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Employment Blog

Disabling Condition? Protected Conduct?

Authored by Dean R. Dietrich
Posted on August 10, 2015
Filed under Employment

Two recent court decisions have opened the door for continued scrutiny on whether or not an individual is protected under the Americans With Disabilities Act.  In a Nebraska Federal Court case, the District Court held that an employee was not protected because of her severe obesity but this case is on appeal to the 8th Circuit Court of Appeals.  In an Oregon Supreme Court case, the Court decided that an individual suffering from psychological conditions was not protected when the individual threatened to kill co-workers on numerous occasions and with “chilling detail.”

In the Nebraska decision, the District Court granted summary judgment and found there was no evidence that the individual was perceived as disabled when an offer of employment was rescinded because of the belief that the individual could develop health risks in the future.  This case is on appeal to the 8th Circuit Court of Appeals and will present another opportunity to address whether or not severe disability constitutes a disabling condition that is protected under the Americans With Disabilities Act.  Prior Federal Court decisions have held that obesity is not a disability, however, those decisions came before the 2008 amendments to the Americans With Disabilities Act that made it much easier for a person to claim being disabled and therefore  protected by the Act.  This decision will open the door to a clear ruling on whether obesity is considered a disability that “substantially limits major life activities” and requires the employer to make accommodations either in the hiring process or during employment.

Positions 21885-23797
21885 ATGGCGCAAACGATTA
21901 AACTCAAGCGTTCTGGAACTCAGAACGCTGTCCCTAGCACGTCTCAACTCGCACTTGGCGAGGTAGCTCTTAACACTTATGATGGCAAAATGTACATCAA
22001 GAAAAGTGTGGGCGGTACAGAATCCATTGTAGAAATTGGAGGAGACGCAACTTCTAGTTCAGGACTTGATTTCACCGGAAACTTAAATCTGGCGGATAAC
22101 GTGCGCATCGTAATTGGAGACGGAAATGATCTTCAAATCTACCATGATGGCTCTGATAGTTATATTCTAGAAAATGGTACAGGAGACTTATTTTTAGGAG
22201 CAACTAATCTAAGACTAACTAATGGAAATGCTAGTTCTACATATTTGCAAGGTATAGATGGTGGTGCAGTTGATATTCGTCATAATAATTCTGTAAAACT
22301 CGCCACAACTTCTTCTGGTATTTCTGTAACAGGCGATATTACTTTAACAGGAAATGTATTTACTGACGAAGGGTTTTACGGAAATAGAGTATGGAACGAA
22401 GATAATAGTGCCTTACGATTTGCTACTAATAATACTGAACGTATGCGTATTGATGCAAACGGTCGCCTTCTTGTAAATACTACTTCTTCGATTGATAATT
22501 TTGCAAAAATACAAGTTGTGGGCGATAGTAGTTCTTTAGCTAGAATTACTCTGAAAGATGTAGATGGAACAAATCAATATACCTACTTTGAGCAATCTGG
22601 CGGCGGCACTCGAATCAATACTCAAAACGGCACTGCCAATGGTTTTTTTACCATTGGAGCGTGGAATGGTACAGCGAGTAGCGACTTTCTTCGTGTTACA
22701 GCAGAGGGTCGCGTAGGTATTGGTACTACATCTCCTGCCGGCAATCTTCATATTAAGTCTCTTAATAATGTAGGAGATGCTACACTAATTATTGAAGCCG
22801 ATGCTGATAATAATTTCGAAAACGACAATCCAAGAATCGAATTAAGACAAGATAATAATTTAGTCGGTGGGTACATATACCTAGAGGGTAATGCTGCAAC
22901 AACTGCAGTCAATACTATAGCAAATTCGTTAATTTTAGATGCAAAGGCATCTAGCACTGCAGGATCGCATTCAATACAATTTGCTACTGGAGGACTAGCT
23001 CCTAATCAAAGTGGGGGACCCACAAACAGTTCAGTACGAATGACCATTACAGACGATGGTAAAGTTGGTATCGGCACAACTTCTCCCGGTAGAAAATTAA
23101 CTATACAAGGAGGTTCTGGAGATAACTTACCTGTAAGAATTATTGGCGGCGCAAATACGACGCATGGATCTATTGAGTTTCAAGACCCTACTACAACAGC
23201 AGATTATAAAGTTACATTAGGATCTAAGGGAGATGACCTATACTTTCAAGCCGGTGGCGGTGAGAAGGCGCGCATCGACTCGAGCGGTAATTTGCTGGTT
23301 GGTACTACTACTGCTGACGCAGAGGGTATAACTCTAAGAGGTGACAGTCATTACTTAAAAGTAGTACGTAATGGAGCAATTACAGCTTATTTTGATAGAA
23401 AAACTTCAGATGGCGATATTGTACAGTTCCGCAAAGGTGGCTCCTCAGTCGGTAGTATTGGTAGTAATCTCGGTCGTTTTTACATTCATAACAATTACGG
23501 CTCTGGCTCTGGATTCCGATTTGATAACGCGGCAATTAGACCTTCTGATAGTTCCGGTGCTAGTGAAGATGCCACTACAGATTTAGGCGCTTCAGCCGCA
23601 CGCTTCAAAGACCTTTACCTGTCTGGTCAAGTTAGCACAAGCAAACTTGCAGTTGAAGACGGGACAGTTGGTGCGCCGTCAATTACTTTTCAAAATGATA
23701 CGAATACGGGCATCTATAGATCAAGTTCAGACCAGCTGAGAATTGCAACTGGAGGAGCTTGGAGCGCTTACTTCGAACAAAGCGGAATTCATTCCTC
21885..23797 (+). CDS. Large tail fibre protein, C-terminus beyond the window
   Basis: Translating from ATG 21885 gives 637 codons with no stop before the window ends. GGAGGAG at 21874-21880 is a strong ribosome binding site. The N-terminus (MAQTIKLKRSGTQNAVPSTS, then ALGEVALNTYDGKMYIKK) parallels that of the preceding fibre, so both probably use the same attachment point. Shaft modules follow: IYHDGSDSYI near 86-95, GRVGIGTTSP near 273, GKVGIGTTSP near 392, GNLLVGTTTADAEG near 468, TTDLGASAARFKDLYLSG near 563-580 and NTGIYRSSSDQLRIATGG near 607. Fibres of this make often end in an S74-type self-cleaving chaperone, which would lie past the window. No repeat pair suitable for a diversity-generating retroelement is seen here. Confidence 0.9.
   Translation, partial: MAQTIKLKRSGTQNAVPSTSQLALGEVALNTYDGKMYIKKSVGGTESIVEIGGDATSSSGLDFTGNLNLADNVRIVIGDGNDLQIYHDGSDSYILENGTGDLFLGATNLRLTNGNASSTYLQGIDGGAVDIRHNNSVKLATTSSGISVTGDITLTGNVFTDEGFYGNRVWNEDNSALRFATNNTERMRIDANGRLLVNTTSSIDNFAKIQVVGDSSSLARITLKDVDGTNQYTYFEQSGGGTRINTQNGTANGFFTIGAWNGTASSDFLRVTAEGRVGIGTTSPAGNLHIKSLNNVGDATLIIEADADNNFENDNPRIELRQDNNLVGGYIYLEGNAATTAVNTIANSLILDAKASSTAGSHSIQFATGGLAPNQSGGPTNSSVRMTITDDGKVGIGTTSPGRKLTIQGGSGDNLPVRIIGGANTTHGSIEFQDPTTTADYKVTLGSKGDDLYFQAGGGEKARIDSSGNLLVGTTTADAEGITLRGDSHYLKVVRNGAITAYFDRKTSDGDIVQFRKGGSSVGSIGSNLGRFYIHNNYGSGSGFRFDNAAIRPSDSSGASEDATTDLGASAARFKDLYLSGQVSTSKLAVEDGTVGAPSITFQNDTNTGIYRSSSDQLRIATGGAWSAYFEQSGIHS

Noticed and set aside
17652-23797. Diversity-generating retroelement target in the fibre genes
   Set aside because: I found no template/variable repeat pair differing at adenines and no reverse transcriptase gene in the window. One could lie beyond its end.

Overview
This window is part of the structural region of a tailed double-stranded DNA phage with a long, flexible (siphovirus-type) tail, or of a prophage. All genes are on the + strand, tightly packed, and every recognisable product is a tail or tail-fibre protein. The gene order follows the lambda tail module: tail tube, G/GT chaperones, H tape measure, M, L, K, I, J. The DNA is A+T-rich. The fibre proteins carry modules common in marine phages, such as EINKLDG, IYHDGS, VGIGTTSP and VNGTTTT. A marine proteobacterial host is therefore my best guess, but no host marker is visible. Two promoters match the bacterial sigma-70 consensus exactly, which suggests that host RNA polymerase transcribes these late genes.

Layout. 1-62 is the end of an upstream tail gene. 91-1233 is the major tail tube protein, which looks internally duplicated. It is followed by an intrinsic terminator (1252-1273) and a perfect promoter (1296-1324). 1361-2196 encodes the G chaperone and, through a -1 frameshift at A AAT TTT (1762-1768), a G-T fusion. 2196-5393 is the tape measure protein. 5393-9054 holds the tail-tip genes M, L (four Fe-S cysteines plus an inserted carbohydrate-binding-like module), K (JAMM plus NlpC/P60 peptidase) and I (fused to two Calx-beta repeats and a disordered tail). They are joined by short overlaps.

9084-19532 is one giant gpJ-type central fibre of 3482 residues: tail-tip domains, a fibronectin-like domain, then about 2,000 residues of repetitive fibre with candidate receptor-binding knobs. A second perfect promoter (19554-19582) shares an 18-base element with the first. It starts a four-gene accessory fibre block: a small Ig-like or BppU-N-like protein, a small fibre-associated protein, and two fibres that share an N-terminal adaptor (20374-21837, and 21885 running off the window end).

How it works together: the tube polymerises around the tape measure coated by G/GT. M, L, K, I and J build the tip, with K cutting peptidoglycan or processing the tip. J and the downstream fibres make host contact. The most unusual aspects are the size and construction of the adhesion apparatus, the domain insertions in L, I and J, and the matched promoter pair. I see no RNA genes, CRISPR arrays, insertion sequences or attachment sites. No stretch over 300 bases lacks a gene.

In the Oregon Supreme Court case, an employee suffered from a psychological condition but engaged in serious threats of violence or harm to co-workers.  The Oregon Supreme Court held the employee was not able to perform an essential function of his job and therefore was not a qualified individual under the ADA.  The essential function of the job was the ability to function in a cooperative work environment.  The Supreme Court also held that mere expressions of frustration or inappropriate jokes would not rise to the level of an inability to perform essentials of the job but this case showed that a person who engaged in serious conduct threatening other employees would not be considered a protected employee under the Americans With Disabilities Act.

These cases show the difficulty in determining whether or not someone is disabled or protected from disability discrimination.  Employers must be careful to avoid a perception that they believe someone is disabled or suffering from a condition that negatively impacts their ability to perform the duties of their position.